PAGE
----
The tax cut that isn’t
The payroll tax trial balloon shows it is unworkable and a non-starter
Gov. Ned Lamont’s administration has become a master in the art of the “float,” publicizing a suggested new policy and then waiting to see public reaction before taking a firm position.
Most of the time Lamont does not take a hard position, but he implies that his proposal is a positive one.
It all comes across as being indecisive and, I believe, most of us see it as an abdication of leadership.
The last float relating to a 5 percent payroll tax coupled with income tax relief for some (who are the “some?”) is about the worst idea I have seen in my many years of involvement in, and observation of, state government.
The payroll tax concept is a direct attack on middle-income employers. The explanation around it is somewhat nonsensical since it is nothing but a new attempt for government to take more money directly from the pockets of hardworking middle-income employers.
Look at the arithmetic. Take a relatively small employer with a payroll of $500,000 per annum. A 5 percnt payroll tax would result in a $25,000 payroll tax payment. With a $1 million payroll, the tax would be $50,000. The result would be catastrophic for small business owners.
The proponents of the payroll tax say, “No big deal, the employees will take a 5 percent cut in pay to absorb the payroll tax, in exchange for the proposed reduction in state income tax.” Really? What world are these geniuses living in? The average employee has not much interest in what the employer pays in side benefits. His or her interest is take home pay.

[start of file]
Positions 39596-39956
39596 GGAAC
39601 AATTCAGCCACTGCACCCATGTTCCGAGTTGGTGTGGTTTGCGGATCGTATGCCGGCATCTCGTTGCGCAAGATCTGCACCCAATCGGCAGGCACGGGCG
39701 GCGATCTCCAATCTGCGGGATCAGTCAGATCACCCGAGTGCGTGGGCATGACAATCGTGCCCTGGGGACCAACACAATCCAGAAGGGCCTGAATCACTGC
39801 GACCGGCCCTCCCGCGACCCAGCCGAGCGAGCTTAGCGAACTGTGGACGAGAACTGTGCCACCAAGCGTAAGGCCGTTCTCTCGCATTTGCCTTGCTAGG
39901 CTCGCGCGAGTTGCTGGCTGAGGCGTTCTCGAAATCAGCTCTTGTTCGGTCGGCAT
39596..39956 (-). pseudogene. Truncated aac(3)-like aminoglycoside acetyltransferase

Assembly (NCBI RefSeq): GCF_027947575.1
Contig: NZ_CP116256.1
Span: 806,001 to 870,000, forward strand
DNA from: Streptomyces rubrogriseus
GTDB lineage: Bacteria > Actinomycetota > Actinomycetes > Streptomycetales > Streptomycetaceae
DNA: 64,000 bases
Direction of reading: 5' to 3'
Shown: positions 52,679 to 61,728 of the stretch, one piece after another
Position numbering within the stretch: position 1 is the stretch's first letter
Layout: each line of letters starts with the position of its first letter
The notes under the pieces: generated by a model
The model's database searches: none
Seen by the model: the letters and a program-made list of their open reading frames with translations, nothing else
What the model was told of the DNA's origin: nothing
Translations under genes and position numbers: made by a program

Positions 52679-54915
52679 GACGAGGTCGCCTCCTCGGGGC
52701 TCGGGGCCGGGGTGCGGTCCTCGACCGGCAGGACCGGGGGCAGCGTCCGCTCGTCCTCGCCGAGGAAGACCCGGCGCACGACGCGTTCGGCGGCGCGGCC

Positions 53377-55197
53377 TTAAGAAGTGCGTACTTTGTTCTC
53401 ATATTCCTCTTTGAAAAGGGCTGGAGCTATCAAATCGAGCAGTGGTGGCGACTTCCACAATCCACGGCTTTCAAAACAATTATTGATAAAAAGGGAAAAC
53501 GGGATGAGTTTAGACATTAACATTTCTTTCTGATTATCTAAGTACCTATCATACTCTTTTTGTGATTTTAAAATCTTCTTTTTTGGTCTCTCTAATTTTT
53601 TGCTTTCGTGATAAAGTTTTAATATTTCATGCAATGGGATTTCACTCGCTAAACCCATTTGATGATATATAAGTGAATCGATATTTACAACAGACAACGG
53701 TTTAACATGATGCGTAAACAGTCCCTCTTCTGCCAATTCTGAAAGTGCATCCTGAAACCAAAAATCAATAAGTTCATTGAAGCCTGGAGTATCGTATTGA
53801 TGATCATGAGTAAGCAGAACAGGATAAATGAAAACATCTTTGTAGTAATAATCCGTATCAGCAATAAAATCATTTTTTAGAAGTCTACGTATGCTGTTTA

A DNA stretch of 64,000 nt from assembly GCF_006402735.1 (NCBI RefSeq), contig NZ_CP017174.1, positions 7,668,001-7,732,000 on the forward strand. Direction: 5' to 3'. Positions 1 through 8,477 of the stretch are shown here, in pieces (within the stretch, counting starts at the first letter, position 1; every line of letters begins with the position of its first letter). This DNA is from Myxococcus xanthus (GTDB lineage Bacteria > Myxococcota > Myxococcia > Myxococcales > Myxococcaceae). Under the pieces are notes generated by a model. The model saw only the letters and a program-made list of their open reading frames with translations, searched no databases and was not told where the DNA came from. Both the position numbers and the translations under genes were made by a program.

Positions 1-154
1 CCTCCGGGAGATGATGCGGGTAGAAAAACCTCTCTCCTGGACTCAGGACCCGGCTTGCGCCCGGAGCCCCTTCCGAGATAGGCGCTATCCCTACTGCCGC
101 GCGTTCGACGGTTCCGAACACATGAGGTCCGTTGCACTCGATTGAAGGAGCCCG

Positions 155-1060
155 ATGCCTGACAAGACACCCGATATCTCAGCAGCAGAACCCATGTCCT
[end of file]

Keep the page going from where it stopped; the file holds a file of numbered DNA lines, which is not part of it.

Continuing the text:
There is absolutely no way employees will absorb the payroll tax hit, with or without a reduction in their state income taxes.
I know that Lamont is now backing away from the proposal. His union friends have told him “no go” on this proposal. Seems it will soon be relegated to a study committee.
The payroll tax concept should be tossed into the trash bin and kept there. Middle-income employers cannot economically handle any additional taxes. This would indeed be the straw that breaks the camel’s back.
It is fascinating that Gov. Lamont is now proposing exactly what he told Republican gubernatorial candidate Bob Stefanowski simply couldn’t be done: eliminate the state income tax. While Stefanowski’s plan lacked sufficient specifics, at least it was focused on reducing government spending and using real savings to fund a tax cut. Gov. Lamont continues to increase spending and proposes to fund it by a smoke and mirrors plan that will surely be denied by the IRS and will never see the light of day.
Lamont should admit it is a bad idea and move on.
Edward L. Marcus is former chairman of the Democratic State Central Committee in Connecticut and former State Senate majority leader. His office is in Branford.
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